WASHINGTON — After two decades in which gay rights moved from the margin to capture the support of most Americans, the Supreme Court justices this week will decide if now is the time to rule on whether gays and lesbians have a constitutional right to marry.
For justices, the issue is not just what to decide, but when to decide it. The court has been faulted for waiting too long or moving too quickly to recognize constitutional rights.
The justices did not strike down state bans on interracial marriage until 1967, 13 years after they had declared racial segregation unconstitutional. Yet in response to the growing women’s rights movement, the court in 1973 struck down all the state laws restricting abortion, triggering a national “right to life" movement and drawing criticism even from some supporters that the Roe v. Wade ruling had gone too far too fast.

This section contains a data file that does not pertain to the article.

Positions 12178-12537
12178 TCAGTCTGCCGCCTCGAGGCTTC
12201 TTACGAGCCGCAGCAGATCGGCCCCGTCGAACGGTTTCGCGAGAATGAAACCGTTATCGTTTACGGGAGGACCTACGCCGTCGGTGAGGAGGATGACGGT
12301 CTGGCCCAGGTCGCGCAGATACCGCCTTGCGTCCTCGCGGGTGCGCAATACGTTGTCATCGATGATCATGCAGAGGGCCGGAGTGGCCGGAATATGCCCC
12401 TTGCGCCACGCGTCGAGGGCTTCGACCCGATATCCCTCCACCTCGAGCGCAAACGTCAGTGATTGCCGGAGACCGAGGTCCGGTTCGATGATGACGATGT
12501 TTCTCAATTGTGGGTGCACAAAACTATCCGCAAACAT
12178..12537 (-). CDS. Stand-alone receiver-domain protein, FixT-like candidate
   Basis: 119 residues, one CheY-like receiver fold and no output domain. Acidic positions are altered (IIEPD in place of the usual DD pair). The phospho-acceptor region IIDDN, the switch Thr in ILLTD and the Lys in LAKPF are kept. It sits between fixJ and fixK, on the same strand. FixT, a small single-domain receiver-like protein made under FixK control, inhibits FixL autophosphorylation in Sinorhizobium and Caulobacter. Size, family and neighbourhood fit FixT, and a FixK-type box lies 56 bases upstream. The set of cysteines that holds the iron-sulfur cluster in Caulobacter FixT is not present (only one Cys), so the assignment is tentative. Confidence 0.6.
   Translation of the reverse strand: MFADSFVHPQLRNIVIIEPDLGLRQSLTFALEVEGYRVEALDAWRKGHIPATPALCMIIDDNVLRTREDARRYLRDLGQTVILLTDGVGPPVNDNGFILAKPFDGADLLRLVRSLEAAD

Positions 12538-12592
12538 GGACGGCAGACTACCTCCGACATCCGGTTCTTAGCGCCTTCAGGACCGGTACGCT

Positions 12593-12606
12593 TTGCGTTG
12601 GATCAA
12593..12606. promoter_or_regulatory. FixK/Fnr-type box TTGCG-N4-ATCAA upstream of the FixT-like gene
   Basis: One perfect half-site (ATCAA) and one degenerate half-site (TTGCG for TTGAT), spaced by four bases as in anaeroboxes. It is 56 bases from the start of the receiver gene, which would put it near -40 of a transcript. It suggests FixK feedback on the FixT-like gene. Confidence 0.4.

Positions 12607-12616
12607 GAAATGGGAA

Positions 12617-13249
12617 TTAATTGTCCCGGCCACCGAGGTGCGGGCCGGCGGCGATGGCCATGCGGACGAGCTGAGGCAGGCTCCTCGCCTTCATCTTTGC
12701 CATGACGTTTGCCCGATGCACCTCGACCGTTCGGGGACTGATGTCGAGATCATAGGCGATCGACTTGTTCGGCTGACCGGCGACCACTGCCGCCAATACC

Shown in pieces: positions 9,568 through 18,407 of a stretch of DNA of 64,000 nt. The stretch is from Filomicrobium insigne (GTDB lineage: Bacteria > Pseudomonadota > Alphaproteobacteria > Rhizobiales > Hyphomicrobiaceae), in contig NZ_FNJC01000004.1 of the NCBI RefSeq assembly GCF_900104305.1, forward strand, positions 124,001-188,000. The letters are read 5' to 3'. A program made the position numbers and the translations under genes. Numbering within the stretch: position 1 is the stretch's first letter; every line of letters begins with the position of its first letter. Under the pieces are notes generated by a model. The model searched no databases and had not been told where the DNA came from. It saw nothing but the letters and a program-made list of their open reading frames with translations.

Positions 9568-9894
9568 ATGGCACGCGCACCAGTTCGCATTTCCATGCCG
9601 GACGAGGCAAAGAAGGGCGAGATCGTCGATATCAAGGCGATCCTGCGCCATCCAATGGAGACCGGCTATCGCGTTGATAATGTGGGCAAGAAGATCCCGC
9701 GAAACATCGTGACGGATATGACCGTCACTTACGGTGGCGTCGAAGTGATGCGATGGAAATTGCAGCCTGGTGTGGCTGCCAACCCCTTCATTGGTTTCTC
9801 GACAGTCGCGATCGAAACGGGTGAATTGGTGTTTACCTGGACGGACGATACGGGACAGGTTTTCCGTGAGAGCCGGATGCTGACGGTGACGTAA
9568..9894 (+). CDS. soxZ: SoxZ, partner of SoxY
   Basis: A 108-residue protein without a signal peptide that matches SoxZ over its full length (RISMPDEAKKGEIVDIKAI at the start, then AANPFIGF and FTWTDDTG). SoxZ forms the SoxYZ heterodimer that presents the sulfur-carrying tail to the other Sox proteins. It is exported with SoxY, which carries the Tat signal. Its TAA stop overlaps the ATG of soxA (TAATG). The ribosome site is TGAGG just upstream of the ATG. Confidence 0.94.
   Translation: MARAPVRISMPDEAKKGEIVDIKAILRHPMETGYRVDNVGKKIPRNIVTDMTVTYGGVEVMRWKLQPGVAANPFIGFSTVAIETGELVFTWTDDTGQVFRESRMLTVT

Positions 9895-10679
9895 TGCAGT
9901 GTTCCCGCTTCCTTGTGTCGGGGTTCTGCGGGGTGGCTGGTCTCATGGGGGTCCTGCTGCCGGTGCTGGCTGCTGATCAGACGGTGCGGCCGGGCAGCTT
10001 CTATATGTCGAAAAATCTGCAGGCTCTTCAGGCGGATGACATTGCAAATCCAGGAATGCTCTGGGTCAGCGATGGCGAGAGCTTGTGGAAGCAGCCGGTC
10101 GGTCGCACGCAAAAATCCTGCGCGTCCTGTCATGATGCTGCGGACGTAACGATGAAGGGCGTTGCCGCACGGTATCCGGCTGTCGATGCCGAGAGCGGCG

Now, the justices must decide whether to hear an appeal from the defenders of California’s Proposition 8, the 2008 voter initiative that limited marriage to a man and a woman.
At the same session Friday, the court will sift through several appeals to decide whether legally married gay couples have a right to equal benefits under federal law. Appeals courts in Boston and New York have struck down this part of the Defense of Marriage Act, and the justices are almost certain to take up a case to resolve that question.
The Proposition 8 case, known as Hollingsworth vs. Perry, presents justices with the more profound “right to marry" question.
A federal judge in San Francisco struck down Proposition 8 as discriminatory and irrational. In February, the 9th U.S. Circuit Court of Appeals affirmed that by a 2-1 vote, ruling the ban on gay marriage violated the Constitution’s guarantee of equal protection of the laws. The majority relied heavily on a 1996 opinion by Justice Anthony Kennedy that had struck down an anti-gay initiative adopted by Colorado voters.